However, the CDF document is more nuanced. Since the recognition of homosexual unions would change the definition of marriage, an institution essential to the common good, it could be considered public morality (the document does not address this public-private distinction explicitly). But, delving deeper, the comparison with contraception still holds.
In the first instance, although relating to private behavior, the legalization of contraception had implications for public morality, implications that some would call grave. It directly fostered more liberal attitudes to sex, and led to an enormous change in outlook. The CDF worries about homosexual unions encouraging "erroneous ideas" about sexuality and marriage-- the exact same charge can be leveled against artificial contraception. Even worse, the change in attitudes had an impact on abortion. It is by now a well-established argument that the legalization of contraception was the first step in a chain that led directly to legalized abortion. So, in a sense, the effects on public morality from legalized contraception were far worse than would be the case from recognizing homosexual unions. And yet Murray's argument still holds sway.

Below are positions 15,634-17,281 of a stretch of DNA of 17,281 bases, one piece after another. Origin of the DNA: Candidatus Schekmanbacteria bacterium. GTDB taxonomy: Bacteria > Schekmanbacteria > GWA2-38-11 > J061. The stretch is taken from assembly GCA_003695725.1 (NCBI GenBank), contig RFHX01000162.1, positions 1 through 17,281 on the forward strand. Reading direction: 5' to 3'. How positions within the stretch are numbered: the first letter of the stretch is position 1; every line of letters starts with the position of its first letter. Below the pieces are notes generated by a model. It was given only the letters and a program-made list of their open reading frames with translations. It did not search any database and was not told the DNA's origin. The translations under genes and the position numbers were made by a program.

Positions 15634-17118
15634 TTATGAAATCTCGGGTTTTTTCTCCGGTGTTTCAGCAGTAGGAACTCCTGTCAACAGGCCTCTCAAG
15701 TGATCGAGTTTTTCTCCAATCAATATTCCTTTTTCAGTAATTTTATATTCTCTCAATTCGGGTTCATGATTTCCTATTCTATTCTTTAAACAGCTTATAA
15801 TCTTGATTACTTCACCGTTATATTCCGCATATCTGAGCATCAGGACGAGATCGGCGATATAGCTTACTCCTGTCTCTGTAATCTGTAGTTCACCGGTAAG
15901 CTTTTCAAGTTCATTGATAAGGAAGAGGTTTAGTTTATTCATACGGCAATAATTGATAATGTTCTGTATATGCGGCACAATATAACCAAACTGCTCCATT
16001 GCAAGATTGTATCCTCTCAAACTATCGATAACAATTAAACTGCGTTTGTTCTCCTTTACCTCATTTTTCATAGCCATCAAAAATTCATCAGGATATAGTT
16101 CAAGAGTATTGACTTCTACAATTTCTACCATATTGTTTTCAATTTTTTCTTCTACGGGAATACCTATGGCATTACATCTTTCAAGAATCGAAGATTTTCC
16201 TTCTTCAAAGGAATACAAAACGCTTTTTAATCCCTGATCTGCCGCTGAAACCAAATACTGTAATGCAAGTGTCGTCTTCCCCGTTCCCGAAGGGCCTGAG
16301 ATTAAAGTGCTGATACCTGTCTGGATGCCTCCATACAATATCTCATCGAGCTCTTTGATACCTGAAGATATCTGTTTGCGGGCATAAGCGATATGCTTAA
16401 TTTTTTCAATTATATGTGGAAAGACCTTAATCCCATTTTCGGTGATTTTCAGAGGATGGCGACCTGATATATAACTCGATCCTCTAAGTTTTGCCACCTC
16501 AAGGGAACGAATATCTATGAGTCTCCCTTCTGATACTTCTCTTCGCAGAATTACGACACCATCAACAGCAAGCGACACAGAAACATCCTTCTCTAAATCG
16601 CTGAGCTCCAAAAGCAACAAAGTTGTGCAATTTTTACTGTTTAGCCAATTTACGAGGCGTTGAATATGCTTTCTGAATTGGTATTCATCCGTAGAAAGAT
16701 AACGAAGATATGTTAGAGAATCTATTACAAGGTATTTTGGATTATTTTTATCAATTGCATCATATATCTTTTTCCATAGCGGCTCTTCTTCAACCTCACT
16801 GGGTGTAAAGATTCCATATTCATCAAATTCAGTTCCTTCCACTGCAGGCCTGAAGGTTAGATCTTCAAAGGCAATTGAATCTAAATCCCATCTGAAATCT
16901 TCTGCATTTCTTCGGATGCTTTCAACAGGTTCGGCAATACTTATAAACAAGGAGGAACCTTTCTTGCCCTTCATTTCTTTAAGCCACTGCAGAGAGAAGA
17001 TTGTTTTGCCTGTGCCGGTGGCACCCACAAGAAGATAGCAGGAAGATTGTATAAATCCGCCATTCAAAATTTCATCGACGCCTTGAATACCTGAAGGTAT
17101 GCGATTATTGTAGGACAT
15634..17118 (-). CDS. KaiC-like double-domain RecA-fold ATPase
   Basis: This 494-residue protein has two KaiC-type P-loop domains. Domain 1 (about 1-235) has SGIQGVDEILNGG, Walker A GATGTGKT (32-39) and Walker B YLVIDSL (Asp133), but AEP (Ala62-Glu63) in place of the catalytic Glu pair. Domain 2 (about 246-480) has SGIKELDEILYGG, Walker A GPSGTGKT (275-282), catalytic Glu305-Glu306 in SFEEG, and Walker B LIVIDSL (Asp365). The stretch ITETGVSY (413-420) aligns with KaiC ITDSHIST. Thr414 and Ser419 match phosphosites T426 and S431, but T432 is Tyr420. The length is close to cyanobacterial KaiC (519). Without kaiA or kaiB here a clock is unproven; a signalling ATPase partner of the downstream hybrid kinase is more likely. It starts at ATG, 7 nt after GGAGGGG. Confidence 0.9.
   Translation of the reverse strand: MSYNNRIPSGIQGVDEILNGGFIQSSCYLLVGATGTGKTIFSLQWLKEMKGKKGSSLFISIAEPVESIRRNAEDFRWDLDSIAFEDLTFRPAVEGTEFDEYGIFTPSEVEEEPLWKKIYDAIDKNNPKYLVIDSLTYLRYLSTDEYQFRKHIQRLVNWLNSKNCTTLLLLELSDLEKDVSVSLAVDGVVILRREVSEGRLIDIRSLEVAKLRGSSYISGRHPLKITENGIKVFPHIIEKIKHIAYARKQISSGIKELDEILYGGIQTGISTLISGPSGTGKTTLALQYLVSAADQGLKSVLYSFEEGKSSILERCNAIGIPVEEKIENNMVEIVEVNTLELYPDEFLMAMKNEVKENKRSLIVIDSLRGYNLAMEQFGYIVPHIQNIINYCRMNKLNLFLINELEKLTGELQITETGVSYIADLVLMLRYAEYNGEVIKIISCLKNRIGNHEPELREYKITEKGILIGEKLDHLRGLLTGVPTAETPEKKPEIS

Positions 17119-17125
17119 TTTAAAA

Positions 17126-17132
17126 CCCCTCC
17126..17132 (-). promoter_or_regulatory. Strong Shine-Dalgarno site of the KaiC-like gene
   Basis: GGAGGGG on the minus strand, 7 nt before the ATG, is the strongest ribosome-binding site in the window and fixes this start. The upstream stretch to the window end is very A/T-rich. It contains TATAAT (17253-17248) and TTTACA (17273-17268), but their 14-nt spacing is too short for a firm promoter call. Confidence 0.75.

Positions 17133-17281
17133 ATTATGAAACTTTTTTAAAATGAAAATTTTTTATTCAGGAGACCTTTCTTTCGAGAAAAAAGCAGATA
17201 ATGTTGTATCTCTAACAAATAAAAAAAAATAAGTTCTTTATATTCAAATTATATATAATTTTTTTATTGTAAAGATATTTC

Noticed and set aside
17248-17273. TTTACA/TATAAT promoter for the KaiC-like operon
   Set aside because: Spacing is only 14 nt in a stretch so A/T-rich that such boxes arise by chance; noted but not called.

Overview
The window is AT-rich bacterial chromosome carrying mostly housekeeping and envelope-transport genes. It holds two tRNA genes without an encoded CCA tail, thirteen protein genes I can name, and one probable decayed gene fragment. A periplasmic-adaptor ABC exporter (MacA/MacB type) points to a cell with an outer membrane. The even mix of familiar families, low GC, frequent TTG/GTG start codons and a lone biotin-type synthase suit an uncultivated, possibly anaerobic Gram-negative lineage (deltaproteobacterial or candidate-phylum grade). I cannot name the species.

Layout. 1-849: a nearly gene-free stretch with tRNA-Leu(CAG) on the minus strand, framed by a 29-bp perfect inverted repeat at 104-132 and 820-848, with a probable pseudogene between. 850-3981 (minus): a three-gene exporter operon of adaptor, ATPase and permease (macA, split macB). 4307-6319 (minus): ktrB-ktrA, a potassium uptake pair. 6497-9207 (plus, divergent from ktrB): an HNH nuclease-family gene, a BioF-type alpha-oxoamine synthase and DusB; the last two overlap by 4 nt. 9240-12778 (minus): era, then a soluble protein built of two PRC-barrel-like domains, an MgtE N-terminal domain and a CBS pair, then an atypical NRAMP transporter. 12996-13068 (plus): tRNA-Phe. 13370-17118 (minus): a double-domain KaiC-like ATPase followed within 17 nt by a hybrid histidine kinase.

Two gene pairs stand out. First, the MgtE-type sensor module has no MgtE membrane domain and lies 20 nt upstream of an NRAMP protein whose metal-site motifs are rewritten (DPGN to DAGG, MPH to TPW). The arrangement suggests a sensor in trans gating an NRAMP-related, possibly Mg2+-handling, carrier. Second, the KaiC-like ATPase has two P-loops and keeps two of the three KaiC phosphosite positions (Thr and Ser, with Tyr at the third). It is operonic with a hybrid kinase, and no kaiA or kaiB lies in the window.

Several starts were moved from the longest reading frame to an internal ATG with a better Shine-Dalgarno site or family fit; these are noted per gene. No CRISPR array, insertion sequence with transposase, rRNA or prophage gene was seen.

And what about marriage itself? As noted above, the Catholic approach to marriage, the sacramental approach, is a serous one. The vast majority of secular marriages probably would not pass muster with the Church. More and more, people do not see marriage as a lifelong commitment. Divorce is rampant, as serial monogamy becomes almost the norm. And yet the Church does not oppose legal divorce, while refusing to acknowledge its validity. This is a classic Murray position. The precarious state of civil marriage goes far beyond easy access to divorce. In many places, extended cohabitation has effectively replaced marriage as an institution. And the institution itself is often belittled. To take an extreme case, think of Britney Spears's alcohol-induced 48-hour Las Vegas marriage. A joke, right? And yet this marriage came with all the legal rights and responsibilities of every marriage. So, given the current state of the civil institution, it is hard to see how legal recognition of homosexual unions could do any more damage. To put it bluntly, if one is concerned about the "foundations of society" being undermined by what is happening to marriage-- they already are!